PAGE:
When it comes to taking full advantage of the opportunities the Web opens up, Canadians are world leaders, but the country is hobbled by substandard infrastructure, says a first-of-its-kind survey into the impact of the internet.

The Web Foundation’s inaugural Web Index lists Canada number four in the world for exploiting the Internet, and first overall when it comes to social impact — using the web to disseminate info on health, for instance, or availability of online distance learning courses.

But Canada drops entirely out of the top 10 when it comes to internet infrastructure.

PHOTOS: THE TOP 10 COUNTRIES FOR INTERNET IMPACT

“Canadian citizens suffer from relatively slow Internet speeds (though still well ahead of the US) while mobile phone subscriptions per capita are also low by international standards — indicating important areas of focus for the future,” the report states.

Sweden came in first, ranking highly on most criteria, though it lost points on the availability of information.

"While roughly 91 per cent of Sweden’s population uses the web, the information available to them is surprisingly low compared with
other top-ranking nations," the report says.

All the same, Canadians still outpace much of the world. The Web Index report notes that, though the web has grown to include 3.4 billion users, some 60 per cent of the world’s population still lack access to it.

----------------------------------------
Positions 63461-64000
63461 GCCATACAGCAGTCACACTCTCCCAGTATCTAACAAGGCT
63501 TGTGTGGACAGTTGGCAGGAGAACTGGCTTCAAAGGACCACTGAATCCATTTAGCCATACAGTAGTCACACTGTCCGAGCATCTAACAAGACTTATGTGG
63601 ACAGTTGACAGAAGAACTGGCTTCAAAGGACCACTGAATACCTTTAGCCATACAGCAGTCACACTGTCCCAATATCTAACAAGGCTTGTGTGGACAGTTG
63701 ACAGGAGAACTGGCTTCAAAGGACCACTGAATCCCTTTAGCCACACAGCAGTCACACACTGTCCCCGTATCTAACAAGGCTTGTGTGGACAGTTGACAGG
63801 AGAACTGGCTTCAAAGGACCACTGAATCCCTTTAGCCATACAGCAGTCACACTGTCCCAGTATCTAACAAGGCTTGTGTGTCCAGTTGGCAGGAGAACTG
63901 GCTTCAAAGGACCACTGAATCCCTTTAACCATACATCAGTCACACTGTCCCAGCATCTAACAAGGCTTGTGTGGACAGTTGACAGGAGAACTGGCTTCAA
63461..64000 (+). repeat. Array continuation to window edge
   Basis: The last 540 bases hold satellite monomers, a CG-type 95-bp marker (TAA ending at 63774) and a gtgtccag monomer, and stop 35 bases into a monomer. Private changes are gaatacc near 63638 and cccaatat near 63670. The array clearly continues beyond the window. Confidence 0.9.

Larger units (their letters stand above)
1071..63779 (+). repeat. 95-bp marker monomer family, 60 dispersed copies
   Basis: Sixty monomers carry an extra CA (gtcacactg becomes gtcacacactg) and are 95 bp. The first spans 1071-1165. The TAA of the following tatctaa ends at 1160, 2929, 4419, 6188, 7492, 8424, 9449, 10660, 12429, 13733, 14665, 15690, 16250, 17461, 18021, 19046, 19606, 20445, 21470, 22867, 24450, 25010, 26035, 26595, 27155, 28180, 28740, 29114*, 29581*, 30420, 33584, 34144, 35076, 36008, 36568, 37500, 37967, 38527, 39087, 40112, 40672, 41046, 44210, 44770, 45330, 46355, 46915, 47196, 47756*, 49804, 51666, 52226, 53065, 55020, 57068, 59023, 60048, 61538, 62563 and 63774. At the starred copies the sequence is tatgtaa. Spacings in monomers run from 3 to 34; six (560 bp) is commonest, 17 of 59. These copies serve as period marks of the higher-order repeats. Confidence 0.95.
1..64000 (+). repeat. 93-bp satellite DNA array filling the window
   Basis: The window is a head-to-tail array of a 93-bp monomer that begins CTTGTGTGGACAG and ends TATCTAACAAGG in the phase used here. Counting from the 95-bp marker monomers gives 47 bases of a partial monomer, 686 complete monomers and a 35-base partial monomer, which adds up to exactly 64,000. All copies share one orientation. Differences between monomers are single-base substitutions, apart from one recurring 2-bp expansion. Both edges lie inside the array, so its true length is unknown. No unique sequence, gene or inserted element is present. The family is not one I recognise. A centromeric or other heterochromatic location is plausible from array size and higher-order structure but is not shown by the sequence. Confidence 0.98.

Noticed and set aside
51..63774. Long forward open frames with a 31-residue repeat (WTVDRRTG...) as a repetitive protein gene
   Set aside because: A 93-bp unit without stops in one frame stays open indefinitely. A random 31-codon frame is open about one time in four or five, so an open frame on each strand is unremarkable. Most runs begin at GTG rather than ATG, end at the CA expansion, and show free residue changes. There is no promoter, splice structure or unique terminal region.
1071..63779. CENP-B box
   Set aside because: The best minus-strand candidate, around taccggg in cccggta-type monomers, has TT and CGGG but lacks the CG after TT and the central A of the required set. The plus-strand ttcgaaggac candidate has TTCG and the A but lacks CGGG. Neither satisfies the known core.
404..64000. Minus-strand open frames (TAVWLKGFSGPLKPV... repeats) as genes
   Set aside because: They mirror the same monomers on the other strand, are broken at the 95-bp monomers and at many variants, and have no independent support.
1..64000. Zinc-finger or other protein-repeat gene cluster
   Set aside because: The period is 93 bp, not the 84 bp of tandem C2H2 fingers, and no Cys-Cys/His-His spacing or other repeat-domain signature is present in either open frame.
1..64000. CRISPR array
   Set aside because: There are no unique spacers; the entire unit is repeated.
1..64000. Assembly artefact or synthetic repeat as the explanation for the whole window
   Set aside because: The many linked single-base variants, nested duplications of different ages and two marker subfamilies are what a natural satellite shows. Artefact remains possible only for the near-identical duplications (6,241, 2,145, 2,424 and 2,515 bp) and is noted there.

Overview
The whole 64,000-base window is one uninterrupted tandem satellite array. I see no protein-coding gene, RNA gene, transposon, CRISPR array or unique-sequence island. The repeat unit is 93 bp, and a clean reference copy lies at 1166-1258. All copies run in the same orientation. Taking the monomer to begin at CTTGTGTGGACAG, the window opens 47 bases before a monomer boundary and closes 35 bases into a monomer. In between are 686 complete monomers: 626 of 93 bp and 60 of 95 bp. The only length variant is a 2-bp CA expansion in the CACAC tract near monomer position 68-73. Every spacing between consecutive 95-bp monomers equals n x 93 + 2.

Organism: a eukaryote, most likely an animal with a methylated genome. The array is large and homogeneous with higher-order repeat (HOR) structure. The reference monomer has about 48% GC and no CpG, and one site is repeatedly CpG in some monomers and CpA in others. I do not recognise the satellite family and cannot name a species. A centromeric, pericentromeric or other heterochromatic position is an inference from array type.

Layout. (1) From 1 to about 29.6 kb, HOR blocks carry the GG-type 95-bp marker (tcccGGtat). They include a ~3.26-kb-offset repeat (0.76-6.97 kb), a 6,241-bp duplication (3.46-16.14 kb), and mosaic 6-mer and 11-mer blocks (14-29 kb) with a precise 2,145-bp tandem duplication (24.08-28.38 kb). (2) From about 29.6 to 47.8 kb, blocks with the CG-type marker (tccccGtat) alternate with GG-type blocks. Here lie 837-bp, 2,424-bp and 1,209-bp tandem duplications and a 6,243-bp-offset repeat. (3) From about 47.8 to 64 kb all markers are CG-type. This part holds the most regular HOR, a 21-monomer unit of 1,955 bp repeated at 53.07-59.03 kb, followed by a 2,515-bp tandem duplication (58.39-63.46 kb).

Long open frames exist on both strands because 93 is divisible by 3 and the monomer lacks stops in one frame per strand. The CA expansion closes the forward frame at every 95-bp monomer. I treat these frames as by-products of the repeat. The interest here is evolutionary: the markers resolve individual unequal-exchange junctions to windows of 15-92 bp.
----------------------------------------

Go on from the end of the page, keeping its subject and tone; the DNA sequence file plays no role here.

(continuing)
“We believe that if access to the Web increases dramatically, there will be significant social development and greater political representation among the billions of people who currently have no voice,” the report said.

The Web Foundation is run by Tim Berners-Lee, the man credited with inventing the World Wide Web in 1989 with the advent of the Hypertext Transfer Protocol (HTTP).

THE TOP 10 COUNTRIES FOR INTERNET IMPACT

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  • 10: Ireland

    Source: <a href="http://thewebindex.org/2012/09/2012-Web-Index-Key-Findings.pdf" target="_hplink">Web Index 2012</a>

  • 9: Norway

    Source: <a href="http://thewebindex.org/2012/09/2012-Web-Index-Key-Findings.pdf" target="_hplink">Web Index 2012</a>

  • 8: Australia

    Source: <a href="http://thewebindex.org/2012/09/2012-Web-Index-Key-Findings.pdf" target="_hplink">Web Index 2012</a>

  • 7: New Zealand

    Source: <a href="http://thewebindex.org/2012/09/2012-Web-Index-Key-Findings.pdf" target="_hplink">Web Index 2012</a>

  • 6: Switzerland

    Source: <a href="http://thewebindex.org/2012/09/2012-Web-Index-Key-Findings.pdf" target="_hplink">Web Index 2012</a>

  • 5: Finland

    Source: <a href="http://thewebindex.org/2012/09/2012-Web-Index-Key-Findings.pdf" target="_hplink">Web Index 2012</a>

  • 4: Canada

    Source: <a href="http://thewebindex.org/2012/09/2012-Web-Index-Key-Findings.pdf" target="_hplink">Web Index 2012</a>

  • 3: United Kingdom

    Source: <a href="http://thewebindex.org/2012/09/2012-Web-Index-Key-Findings.pdf" target="_hplink">Web Index 2012</a>

  • 2: United States

    Source: <a href="http://thewebindex.org/2012/09/2012-Web-Index-Key-Findings.pdf" target="_hplink">Web Index 2012</a>

  • 1: Sweden

    Source: <a href="http://thewebindex.org/2012/09/2012-Web-Index-Key-Findings.pdf" target="_hplink">Web Index 2012</a>